Former Indonesian President Suharto has said he will give most of the $106m (£53m) libel damages he won from Time magazine to the poor.
Mr Suharto has always denied the allegations against him
In September he was awarded damages over a Time article claiming he had amassed billions of dollars through corruption during his 32-year rule.
In a rare interview, he told Gatra magazine 35% of the money would be paid in tax and the poor would get the rest.
But Time stands by its story and is appealing against the court's decision.
In the Gatra article, the former dictator accused his critics of indulging in "empty talk", adding: "The fact is I have never committed corruption."
Gatra said Mr Suharto appeared frail and had trouble speaking and hearing some of the questions in the interview, which took place in his central Jakarta bungalow.
The magazine said it was the ex-president's first interview since he left office amid widespread public protests in 1998.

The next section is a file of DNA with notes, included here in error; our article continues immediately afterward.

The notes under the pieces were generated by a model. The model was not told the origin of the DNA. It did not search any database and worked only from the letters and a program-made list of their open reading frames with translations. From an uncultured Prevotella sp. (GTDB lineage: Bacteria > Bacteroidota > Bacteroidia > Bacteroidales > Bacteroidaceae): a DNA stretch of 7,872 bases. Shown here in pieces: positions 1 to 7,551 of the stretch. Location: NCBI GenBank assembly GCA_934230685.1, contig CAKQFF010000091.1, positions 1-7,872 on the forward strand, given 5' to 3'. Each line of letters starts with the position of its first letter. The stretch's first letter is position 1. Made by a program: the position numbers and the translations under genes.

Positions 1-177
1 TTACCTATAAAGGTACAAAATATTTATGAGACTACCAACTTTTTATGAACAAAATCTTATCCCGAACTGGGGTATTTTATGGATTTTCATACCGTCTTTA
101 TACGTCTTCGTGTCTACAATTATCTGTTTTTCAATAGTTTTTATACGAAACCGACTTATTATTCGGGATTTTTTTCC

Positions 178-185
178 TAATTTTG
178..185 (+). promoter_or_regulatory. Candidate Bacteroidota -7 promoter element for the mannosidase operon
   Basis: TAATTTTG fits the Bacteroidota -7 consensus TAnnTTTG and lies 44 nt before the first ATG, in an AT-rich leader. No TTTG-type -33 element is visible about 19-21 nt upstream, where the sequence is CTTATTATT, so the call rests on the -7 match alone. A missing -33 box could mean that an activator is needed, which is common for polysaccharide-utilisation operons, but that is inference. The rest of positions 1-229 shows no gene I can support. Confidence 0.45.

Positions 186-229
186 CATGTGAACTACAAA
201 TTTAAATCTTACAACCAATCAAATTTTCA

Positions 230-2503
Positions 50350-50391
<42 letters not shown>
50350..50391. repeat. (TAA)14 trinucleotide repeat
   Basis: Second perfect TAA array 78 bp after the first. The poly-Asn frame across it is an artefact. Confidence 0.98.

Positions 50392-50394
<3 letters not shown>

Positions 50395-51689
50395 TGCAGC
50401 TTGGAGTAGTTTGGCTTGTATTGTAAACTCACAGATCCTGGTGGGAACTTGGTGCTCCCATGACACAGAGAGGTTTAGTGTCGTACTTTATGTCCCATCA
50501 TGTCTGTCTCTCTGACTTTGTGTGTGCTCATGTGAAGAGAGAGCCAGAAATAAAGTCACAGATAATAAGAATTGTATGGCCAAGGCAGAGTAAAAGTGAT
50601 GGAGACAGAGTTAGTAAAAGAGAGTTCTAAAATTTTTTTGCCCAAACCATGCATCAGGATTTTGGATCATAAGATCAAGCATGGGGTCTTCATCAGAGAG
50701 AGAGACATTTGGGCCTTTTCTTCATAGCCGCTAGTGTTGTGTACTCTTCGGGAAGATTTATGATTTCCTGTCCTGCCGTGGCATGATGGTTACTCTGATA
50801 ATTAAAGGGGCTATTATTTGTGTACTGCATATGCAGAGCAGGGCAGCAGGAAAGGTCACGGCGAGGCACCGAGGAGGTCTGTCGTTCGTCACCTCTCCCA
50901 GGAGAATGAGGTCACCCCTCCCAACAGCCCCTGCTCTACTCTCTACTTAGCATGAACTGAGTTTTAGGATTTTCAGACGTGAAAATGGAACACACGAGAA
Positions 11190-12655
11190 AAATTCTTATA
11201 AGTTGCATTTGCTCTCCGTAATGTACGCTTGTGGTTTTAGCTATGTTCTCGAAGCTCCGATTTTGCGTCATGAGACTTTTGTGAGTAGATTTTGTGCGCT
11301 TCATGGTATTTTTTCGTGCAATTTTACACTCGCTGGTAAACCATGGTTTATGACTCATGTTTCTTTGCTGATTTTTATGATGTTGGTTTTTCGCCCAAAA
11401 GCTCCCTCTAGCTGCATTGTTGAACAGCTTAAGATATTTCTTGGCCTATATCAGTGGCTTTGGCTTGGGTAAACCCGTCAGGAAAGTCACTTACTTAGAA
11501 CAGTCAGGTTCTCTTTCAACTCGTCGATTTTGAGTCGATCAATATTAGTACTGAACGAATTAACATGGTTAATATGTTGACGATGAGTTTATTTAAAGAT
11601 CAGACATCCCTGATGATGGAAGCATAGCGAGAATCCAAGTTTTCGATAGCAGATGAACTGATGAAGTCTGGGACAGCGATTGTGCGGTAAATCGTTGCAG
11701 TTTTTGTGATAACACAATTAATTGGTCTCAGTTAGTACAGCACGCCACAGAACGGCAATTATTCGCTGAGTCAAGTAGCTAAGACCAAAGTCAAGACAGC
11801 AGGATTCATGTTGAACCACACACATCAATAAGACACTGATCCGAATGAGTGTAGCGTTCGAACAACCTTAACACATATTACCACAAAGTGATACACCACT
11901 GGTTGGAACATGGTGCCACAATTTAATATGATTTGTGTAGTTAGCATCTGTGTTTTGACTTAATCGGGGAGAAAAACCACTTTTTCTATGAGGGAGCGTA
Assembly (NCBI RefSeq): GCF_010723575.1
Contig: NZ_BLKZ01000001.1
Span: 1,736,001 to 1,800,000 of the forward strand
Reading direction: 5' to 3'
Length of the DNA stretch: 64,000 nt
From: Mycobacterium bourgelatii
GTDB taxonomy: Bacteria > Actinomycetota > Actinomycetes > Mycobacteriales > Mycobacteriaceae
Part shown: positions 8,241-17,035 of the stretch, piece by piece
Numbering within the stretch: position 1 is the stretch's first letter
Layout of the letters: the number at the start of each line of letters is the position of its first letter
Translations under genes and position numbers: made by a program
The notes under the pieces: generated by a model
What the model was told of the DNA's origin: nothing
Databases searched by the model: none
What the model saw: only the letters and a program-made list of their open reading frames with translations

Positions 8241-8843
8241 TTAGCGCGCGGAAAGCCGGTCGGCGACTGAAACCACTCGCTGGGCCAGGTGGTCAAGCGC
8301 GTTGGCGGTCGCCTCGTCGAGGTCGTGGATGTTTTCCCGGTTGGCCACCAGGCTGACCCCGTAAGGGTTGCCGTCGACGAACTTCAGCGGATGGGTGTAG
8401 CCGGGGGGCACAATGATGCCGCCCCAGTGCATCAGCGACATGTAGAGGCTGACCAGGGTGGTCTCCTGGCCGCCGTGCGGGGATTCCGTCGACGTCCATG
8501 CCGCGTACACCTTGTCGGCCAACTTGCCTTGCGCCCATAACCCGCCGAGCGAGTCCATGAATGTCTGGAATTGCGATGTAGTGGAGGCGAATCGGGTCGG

Time published the article at the centre of the libel case in its Asian edition in 1999, alleging that the Suharto family amassed some $73bn during his rule.
Although the article said he lost much of this money during the 1997 Asian financial crisis, it claimed the family still had $15bn in 1999.
Mr Suharto filed a defamation suit against the magazine, originally seeking more than $27bn in damages.
His case was rejected by Jakarta's District Court in 2000 and then the Appeal Court in 2001, before succeeding with the Supreme Court.
Mr Suharto has long faced allegations of amassing a fortune while in power - claims he has always denied.
A criminal case against him was blocked last year after his lawyers argued that the 86-year-old was too ill to stand trial.
Prosecutors have since tried to bring a civil case, seeking $440m they claim disappeared from a state scholarship fund, and $1.1bn in damages.